Rosie Riston v. City of Houston

14-03-01135-CV | Tex. App. | Dec 2, 2004

Reversed and Remanded and Memorandum Opinion filed December 2, 2004

Reversed and Remanded and Memorandum Opinion filed December 2, 2004.

 

 

In The

 

Fourteenth Court of Appeals

____________

 

NO. 14-03-01135-CV

 

____________

 

ROSIE RISTON, Appellant

 

V.

 

THE CITY OF HOUSTON, Appellee

__________________________________________________

 

On Appeal from the 113th District Court

Harris County, Texas

Trial Court Cause No. 02-47694

__________________________________________________

 

M E M O R A N D U M   O P I N I O N

Appellant Rosie Riston challenges the trial court=s order granting the City of Houston=s plea to the jurisdiction on the ground that, contrary to the trial court=s ruling, she properly invoked the trial court=s subject matter jurisdiction under the Texas Tort Claims Act[1] (the AAct@).  We reverse and remand.


I.  Factual and Procedural Background

Riston, a Continental Airlines employee, alleges she was injured when she was struck by the doors of a freight elevator located in Terminal AC@ of Bush Intercontinental Airport.  She brought a negligence suit against the City of Houston in which she alleged the City=s sovereign immunity was waived under the Act.

In October 2002, the City filed (1) an answer generally denying Riston=s allegations and (2) special exceptions to her third amended petition.  In her fourth amended petition, filed in February 2003, in paragraphs 14 through 20, Riston alleged the following:

(1)       the City negligently operated its motor-driven elevator;

(2)       the City owed a duty to Riston to exercise ordinary care in its ownership, possession, maintenance, use and operation of its elevator;

(3)       the City maintained the elevator; and

(4)       the City, acting through its agents, servants and employees, failed to use that degree of care which an elevator-maintainer, owner, or operator of ordinary prudence would have used under the same or similar circumstances by failing to:

(a)       maintain and inspect the elevator to prevent injuries from the operation of elevators;

(b)       inspect, maintain, and/or repair the elevator in a timely and prudent manner;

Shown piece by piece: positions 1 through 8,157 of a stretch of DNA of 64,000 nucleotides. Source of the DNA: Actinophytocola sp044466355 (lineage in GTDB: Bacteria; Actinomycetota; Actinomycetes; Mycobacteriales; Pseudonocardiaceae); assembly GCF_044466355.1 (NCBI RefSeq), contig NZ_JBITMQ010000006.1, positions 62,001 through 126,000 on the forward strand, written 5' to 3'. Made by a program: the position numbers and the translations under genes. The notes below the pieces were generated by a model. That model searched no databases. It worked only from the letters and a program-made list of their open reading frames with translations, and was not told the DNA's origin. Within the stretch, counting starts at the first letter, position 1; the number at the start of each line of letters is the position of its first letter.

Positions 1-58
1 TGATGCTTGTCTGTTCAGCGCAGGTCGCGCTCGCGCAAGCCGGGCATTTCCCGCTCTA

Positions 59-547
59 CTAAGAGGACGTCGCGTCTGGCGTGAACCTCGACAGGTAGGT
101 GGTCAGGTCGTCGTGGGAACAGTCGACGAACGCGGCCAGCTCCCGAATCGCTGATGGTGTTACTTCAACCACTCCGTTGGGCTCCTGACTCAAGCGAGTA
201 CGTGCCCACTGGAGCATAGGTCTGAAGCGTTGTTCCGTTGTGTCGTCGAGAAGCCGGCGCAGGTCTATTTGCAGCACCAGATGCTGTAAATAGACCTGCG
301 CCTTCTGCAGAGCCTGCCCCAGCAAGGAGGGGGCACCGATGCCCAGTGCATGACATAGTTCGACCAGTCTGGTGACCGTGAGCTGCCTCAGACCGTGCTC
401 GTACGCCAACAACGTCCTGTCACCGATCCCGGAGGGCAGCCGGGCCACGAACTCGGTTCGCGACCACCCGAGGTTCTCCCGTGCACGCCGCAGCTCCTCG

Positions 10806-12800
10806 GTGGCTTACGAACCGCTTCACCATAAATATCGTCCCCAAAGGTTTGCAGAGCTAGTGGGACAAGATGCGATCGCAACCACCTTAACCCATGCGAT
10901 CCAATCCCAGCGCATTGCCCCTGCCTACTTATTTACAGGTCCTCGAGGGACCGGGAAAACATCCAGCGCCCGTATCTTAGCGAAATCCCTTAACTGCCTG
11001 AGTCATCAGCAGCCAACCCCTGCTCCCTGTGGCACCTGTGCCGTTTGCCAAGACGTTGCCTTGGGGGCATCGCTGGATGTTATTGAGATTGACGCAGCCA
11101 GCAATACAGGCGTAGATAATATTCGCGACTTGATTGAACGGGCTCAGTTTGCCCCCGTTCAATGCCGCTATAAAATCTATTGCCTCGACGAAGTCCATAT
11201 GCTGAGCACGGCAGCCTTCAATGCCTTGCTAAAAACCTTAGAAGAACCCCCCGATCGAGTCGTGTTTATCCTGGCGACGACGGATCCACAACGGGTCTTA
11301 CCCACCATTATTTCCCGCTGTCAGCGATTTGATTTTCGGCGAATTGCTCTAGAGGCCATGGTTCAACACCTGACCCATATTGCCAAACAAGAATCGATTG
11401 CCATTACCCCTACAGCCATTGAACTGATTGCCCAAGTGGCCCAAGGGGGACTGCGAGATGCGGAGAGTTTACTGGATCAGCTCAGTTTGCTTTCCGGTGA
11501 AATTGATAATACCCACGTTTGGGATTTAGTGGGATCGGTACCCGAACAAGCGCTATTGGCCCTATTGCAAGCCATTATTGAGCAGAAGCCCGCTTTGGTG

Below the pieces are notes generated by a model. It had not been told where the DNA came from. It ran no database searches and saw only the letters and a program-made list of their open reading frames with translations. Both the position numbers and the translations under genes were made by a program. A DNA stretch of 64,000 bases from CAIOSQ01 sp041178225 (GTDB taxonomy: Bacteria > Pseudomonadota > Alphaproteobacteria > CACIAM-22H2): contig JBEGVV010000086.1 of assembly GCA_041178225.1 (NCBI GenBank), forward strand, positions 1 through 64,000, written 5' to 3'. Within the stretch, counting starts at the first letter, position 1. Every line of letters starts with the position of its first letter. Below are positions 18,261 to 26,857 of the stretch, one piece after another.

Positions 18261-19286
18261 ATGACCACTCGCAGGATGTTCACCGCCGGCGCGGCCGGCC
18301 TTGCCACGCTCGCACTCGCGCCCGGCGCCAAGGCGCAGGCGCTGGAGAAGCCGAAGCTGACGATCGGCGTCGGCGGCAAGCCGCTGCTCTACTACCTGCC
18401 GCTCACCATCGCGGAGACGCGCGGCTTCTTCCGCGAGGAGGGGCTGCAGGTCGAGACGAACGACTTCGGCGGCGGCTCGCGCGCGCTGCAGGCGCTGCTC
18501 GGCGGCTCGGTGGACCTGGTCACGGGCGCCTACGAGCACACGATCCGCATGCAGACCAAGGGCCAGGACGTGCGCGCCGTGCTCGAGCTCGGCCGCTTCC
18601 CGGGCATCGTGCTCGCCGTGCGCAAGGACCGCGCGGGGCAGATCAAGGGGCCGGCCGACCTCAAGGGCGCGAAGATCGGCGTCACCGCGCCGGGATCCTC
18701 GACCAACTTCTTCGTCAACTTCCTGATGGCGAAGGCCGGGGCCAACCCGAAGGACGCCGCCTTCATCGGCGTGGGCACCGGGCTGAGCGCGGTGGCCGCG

(c)       warn Riston of the dangerous operation of the elevator; and

(d)       train the City=s employees to properly operate the elevator. 

 


Riston further alleged that the City=s acts, errors, and omissions in (4), above, and those of its agents, servants, and employees constituted negligence and that at all relevant times, the agents, servants, and employees were acting in the course and scope of their employment with the City.  Additionally, Riston pleaded that (1) her personal injury claim arose from the operation or use of a motor-driven vehicle or motor-driven equipment; (2) the employees responsible for such operation were personally liable to her according to Texas law; and (3) the City was liable to her under sections 101.021(1) and (2) of the Texas Civil Practice and Remedies Code.  Riston alleged that, as she was getting on the freight elevator, the solid door, driven by a motor, came down suddenly and unexpectedly, striking her on the head and shoulders.

In April 2003, the City filed its first plea to the jurisdiction, alleging (1) Riston had not and would not be able to plead facts to establish compliance with the notice[2] requirements of the Act[3]; and (2) Riston had no basis upon which to assert the City was on actual notice of her claim.  The City attached to its plea (1) the ALiability Accident Notice@ from Houston Airport System; (2) the ATreatment Form@ (Continental); and (3) the AEmployer=s First Report of Injury of Illness@ (Worker=s Compensation).


Riston filed her fifth amended petition in April 2003, in which she additionally alleged the City received written notice within ninety days of the alleged incident in accordance with sections 101.101(a) and (b) of the Act and, in the alternative, the City had actual notice under section 101.101(c) of the Act.  In this petition, Riston also alleged, for the first time, a violation of Title 42, section 1983 of the United States Code.  A few days later, Riston filed her response to the City=s plea to the jurisdiction in which she asserted that she had pleaded sufficient jurisdictional facts in paragraphs 14 through 20 of her fifth amended petition and that her pleadings must be taken as true without regard to their merits.  She also asserted that she had properly pleaded notice.

In August 2003, the City re-filed its plea to the jurisdiction.[4]  The trial court sustained this plea on September 11, 2003, and dismissed Riston=s case for lack of subject-matter jurisdiction, without specifying the basis for the ruling.

                                              II.  Plea to the Jurisdiction


The burden is on the plaintiff to plead facts that affirmatively demonstrate subject-matter jurisdiction.  Tex. Ass=n of Bus. v. Tex. Air Control Bd., 852 S.W.2d 440, 446 (Tex. 1993).  A trial court must grant a plea to the jurisdiction, after providing an appropriate opportunity to amend, when the pleadings do not state a claim upon which the trial court has subject-matter jurisdiction.  Harris County v. Sykes, 136 S.W.3d 635, 638 (Tex. 2004).  However, when a plaintiff fails to plead facts that establish jurisdiction, but the petition does not affirmatively demonstrate incurable defects in jurisdiction, the issue is one of pleading sufficiency and the plaintiff should be afforded the opportunity to amend.  Tex. Dep=t of Parks & Wildlife v. Miranda, 133 S.W.3d 217, 226B27 (Tex. 2004); County of Cameron v. Brown, 80 S.W.3d 549, 558B59 (Tex. 2002).[5]  Whether a pleader has alleged facts that affirmatively demonstrate a trial court=s subject matter jurisdiction is a question of law that we review de novo.  Id. at 226.